Polypharmacology is based on approaching each disease as a system and then treating it by acting on the whole system instead of a specific target as in conventional drug therapy. Nowadays we know diseases are systemic and if we place too much emphasis on just one target, the system will reorganise to offer resistance. This is what happens with antibiotics, just to name the most common example. The new polypharmacology paradigm in cannabis is based on the entourage effect and the way in which the many cannabis components act on multiple targets or disease pathways. Somehow, these many compounds cooperate to achieve a stronger effect while also producing less side effects.
Conventional Therapies vs. Polypharmacology
When used isolated, cannabinoids like CBD show dozens of different mechanisms of action. On the other hand, a single compound offers multiple mechanisms. Pharmacologists consider cannabis as a “dirty” drug because it is not specific in any way, and it has effects on multiple targets. CBD’s “dirtiness” provides multiple effects, including neuroprotective, anti-cancer, anxiolytic, antipsychotic, and anti-inflammatory benefits. According to clinical psychologist and PhD pharmacologist José Carlos Bouso, if the first clinical research revolution in the study of cannabinoids was the discovery of the endocannabinoid system, the second revolution will be the phasing out of the obsolete reductionist approaches to start figuring out how to use different combinations of cannabinoids, terpenes, and other cannabis compounds to increase efficacy and safety in medical treatments.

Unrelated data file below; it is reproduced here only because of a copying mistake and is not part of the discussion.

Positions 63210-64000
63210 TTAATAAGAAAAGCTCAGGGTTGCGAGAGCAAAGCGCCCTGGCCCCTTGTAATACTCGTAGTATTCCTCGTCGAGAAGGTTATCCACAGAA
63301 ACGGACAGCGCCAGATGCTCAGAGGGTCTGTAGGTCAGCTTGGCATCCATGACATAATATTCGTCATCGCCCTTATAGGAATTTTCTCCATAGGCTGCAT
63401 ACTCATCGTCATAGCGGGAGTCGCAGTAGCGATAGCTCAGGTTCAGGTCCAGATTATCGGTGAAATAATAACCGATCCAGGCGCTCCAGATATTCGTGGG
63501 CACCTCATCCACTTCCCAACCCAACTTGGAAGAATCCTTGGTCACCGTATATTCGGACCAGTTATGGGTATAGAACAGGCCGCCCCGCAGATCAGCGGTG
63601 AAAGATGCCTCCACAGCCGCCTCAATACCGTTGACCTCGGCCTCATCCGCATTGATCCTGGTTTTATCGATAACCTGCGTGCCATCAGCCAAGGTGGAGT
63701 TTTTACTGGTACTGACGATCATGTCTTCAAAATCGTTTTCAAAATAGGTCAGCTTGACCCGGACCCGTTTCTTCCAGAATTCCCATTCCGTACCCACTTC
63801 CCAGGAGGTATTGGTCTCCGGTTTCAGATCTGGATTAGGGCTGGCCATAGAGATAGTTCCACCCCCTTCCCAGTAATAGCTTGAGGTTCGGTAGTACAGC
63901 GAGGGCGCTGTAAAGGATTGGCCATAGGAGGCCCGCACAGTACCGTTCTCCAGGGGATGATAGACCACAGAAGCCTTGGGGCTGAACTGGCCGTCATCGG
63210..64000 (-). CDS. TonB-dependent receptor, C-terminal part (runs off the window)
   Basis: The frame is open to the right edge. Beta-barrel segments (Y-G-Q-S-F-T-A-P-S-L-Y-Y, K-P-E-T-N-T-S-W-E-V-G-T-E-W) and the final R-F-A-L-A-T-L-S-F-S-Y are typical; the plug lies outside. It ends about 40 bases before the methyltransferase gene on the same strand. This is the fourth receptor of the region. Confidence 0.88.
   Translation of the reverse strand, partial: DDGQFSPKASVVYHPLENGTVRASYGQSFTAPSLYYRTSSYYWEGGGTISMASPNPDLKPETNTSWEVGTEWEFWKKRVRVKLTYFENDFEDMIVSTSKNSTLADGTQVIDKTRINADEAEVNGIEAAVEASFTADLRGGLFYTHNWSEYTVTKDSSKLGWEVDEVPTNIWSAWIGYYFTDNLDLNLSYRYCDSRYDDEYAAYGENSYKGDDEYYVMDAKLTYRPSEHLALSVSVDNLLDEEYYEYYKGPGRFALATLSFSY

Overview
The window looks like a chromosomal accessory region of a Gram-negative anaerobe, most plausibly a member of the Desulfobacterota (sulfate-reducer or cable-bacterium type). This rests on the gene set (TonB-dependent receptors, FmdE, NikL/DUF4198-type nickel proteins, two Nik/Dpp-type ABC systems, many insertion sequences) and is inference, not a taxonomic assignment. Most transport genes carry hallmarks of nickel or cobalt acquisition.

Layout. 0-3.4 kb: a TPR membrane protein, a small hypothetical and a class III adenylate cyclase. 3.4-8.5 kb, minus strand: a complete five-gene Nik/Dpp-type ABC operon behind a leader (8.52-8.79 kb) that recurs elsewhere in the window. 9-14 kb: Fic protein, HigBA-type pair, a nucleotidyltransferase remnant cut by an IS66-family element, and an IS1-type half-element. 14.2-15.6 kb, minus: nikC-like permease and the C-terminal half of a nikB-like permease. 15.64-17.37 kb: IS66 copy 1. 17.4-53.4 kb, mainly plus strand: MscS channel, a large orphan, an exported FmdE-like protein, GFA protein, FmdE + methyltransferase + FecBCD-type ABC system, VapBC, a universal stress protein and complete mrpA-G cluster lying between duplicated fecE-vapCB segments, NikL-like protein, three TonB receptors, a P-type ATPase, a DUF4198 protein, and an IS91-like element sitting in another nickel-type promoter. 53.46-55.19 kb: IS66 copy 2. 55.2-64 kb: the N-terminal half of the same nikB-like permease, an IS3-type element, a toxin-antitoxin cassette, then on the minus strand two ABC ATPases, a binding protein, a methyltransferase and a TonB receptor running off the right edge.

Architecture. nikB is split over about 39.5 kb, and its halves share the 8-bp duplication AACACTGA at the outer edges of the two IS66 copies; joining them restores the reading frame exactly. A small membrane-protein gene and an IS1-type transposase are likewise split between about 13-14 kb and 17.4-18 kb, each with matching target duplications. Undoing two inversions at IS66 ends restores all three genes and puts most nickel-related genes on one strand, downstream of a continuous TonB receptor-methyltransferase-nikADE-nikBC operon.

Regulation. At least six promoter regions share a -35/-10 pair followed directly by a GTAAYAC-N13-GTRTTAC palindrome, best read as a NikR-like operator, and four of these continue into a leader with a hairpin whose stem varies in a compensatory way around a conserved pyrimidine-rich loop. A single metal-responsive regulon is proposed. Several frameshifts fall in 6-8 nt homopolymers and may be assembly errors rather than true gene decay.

It is worth noting that some knowledge gaps persist because of the reduced amount of research on cannabis. We must bear in mind that classical pharmacology determines treatments under the premise that molecules must be isolated to target specific symptoms. The application of supplementary cannabis treatments is completely opposed to this idea because it supposes an interaction between the many molecules present in the plant. We have learned that diseases work as teams with many players on the field. If we target just one player, the match does not begin. The same happens with treatments: each time we act on a brain protein, a chain reaction occurs.
As cannabis remains illegal in most parts of the world, patients resort to self-medication. Still, if they could seek medical advice, doctors could work more efficiently towards adjusting the dosage to produce the optimal effect, always providing personalised attention and following up each case responsibly. Fortunately, the introduction of cannabis as a traditional medicine aid may contribute to the development of a new scenario thanks to the very same features of the plant.